>From XHTML 2's standpoint, all you need is the URI for your roles. If that's
backed up with some RDFS/OWL statements that tell you more about it, that's
a great bonus, and it's a consequence of XHTML 2 getting it's relationship
to RDF sorted out. But it is still external to XHTML 2.

Misha and the IPTC's interest though is in putting subject codes in the form
of QNames into the object part of the statement, not the predicate part. So
whereas we can easily do this:

  <meta property="dc:subject">Chess</meta>

we unfortunately have to do this:

  <link rel="dc:subject" href="" />

In other words you have URIs in one place and QNames in another.

(Note that if we're really committed to using DC in XHTML 2, then we don't
need to invent iptc:subject. ;) )

I don't think the solution is particularly difficult, but those interested
in the discussion should be aware that it is also not completely

For example, the most likely solution would just involve adding a @resource
attribute (or some other name) to be used with @property:

  <meta property="dc:subject" resource="codes:Chess" />

It could be used with @rel/@rev instead, but if we keep it with @property
then we have effectively compartmentalised the attributes that concern
'real' linking from those that are about metadata.

However, the moment we introduce this, we get the @about attribute shouting
and waving and saying "I want to be a QName, too". This is required, because
otherwise you can't make statements about the objects you have used in your
other statements, unless you once again use two different syntaxes.

We therefore additionally need to introduce a QName attribute for the
subject position. Since there is no obvious name for this attribute, perhaps
we should reconsider @resource, and call all of the QName versions of our
attributes by the same name as their corresponding attribute but with a 'q'
prefix. This would give us @qabout for the subject, and @qhref for the

But then to be consistent, @rel, @rev, @role and @property should really be
called @qrel, @qrev, @qrole and @qproperty. @rel, @rev, @role and @property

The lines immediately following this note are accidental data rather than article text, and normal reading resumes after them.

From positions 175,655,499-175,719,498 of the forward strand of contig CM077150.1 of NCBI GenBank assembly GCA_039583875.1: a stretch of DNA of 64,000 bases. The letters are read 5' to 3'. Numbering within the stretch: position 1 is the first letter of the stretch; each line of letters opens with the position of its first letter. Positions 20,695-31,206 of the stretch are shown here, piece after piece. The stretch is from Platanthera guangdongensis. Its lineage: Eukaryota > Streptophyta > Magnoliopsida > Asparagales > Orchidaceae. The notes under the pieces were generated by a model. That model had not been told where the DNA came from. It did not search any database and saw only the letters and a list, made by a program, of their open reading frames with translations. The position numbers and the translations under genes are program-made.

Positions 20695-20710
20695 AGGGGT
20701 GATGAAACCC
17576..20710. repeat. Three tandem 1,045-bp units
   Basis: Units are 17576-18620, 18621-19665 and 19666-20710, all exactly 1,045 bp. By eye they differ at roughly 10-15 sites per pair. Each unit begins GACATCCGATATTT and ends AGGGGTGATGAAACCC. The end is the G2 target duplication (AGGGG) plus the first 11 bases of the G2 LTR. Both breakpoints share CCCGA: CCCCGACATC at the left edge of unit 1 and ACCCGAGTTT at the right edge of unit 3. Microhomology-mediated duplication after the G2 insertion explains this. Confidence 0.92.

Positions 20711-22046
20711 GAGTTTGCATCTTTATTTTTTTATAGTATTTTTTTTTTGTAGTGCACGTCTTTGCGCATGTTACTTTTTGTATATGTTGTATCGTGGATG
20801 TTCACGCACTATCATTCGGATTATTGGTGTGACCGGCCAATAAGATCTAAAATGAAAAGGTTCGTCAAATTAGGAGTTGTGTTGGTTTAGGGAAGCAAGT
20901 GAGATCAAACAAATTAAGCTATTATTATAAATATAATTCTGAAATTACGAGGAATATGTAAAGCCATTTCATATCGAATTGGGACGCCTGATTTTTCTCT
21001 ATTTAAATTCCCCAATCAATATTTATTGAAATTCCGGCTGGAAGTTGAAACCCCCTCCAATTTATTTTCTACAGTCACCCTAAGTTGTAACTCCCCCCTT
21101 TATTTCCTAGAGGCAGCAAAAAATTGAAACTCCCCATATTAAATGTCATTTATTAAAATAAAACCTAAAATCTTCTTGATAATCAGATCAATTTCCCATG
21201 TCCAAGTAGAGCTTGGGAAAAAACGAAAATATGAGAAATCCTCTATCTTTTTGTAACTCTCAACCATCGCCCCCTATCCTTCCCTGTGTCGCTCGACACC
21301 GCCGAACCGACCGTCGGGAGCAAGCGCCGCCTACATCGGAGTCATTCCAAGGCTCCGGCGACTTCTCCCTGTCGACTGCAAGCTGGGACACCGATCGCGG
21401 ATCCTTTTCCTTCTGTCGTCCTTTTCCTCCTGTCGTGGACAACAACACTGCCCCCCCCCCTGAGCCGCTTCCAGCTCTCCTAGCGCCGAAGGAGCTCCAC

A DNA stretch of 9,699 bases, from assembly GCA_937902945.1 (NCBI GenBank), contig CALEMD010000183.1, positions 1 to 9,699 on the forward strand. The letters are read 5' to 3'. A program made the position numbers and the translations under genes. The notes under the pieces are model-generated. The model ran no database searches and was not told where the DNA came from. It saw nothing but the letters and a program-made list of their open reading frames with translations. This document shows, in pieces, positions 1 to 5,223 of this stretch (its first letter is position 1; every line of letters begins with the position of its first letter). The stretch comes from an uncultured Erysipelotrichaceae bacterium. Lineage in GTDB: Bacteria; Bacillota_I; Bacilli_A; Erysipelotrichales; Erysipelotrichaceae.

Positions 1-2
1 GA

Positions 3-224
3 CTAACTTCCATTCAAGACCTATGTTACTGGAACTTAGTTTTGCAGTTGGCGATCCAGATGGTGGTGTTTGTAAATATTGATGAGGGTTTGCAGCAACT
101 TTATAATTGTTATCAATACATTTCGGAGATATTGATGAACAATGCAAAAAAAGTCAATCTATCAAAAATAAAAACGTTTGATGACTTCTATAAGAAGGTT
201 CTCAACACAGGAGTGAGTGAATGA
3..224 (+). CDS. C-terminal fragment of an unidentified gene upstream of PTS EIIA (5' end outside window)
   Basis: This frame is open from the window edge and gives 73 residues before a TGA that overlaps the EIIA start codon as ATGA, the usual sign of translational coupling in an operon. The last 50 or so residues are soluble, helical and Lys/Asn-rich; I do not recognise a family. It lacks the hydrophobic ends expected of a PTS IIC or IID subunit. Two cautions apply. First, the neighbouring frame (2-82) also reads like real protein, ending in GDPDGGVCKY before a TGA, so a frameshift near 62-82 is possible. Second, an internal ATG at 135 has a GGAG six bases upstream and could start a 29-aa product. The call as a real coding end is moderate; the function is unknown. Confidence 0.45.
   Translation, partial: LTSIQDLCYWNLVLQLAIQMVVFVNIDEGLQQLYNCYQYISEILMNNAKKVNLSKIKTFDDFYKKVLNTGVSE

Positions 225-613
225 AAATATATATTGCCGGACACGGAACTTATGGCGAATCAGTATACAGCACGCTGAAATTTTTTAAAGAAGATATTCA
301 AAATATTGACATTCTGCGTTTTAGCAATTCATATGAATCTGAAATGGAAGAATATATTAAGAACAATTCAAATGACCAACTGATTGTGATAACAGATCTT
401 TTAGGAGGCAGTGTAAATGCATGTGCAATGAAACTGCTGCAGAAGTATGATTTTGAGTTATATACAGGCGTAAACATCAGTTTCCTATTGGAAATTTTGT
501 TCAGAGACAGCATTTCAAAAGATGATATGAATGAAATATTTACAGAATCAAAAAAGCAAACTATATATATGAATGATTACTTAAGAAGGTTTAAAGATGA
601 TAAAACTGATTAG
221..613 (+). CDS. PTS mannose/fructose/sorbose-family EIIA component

could be retained, but they must now contain URIs instead of QNames. We
therefore end up with:

 Subject:   qabout    about

 Predicate: qrel      rel
            qrev      rev
            qproperty property

 Object:    qhref     href
            qrole     role

(Note that @role is a special type of object identifier where the predicate
is always <>.)

I don't think that using two attributes to represent the same
concept--differing only by syntax--is great.

Personally I would prefer to see a syntax for URIs that copes with both
QNames and URIs in the same attribute--it's what I'd hoped when I first
started work on RDF/A, and is in effect what N3 does. Then it ceases to be
the responsibility of the mark-up, and moves to the realm of the attribute



Mark Birbeck
CEO Ltd.

t: +44 (0) 20 7689 9232

Download our XForms processor from 

> -----Original Message-----
> From: 
> [] On Behalf Of Al Gilman
> Sent: 08 June 2005 14:59
> To: Misha Wolf;
> Cc:;; 
> Subject: Re: DC in XHTML2
> At 6:04 PM +0100 6/7/05, Misha Wolf wrote:
> >Is anyone else in the DC community looking at the use of DC in
> >XHTML2 and thinking along similar lines to us?  We would be 
> very happy 
> >to work with others on this issue.
> It sounds as though you could use @property with the same 
> sort of intermediate dictionary that we think we can do for 
> extensions to the repertory of values for @role.
> Here (If I have it straight) we will have a role dictionary 
> (separate URI from the XHTML 2.0 namespace or the current 
> document instance) which has a named entry which gathers a 
> collection of assertions and then a qualified name referring 
> to this named entry in the dictionary will assert those 
> assertions about the element bearing that QName as a value of @role.
> In the process of developing this we will definitely need 
> assistance from SW [Best Practices?] and would be delighted 
> to compare notes with "the people who brought you NewsML."
> Keep in touch with Lisa or post progress updates or questions 
> to <> for public discussion and 
> <> if W3C member-confidential for any reason.
> Al
> >As some of you will know, the XHTML2 draft [1] introduces a very 
> >interesting syntax for RDF, which many would consider to be an 
> >improvement on the traditional RDF/XML syntax.  No doubt, 
> many content 
> >authors will be seeking to add DC metadata to their XHTML2 content 
> >using these new mechanisms.
> >
> >The News Architecture Working Party of the International Press 
> >Telecommunications Council (IPTC) is investigating the use of
> >XHTML2 for expressing DC and other metadata.  A major 
> problem for us is 
> >the lack of support in the current XHTML2 draft (as in 
> RDF/XML) for the 
> >use of QNames to express terms in controlled vocabularies 
> (aka values 
> >of properties).
> >
> >At the moment, the XHTML2 @content attribute takes PCDATA 
> and the @href 
> >attribute takes IRIs.  There is no attribute available for QNames.
> >
> >We want to be able to use, eg, <dc:subject> with a QName as 
> a value (ie 
> >the object of the RDF statement).  The reasons include 
> legibility and 
> >compactness.  News items (and news headlines) often carry numerous 
> >subject codes, hence the need for compactness.
> >
> >Is anyone else in the DC community looking at the use of DC in
> >XHTML2 and thinking along similar lines to us?  We would be 
> very happy 
> >to work with others on this issue.
> >
> >[1]
> >
> >Misha Wolf
> >Standards Manager, Reuters
> >Chair, News Metadata Framework WG, IPTC Vice-Chair, News 
> Architecture 
> >
> >
> >
> >
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Received on Thursday, 9 June 2005 14:03:16 UTC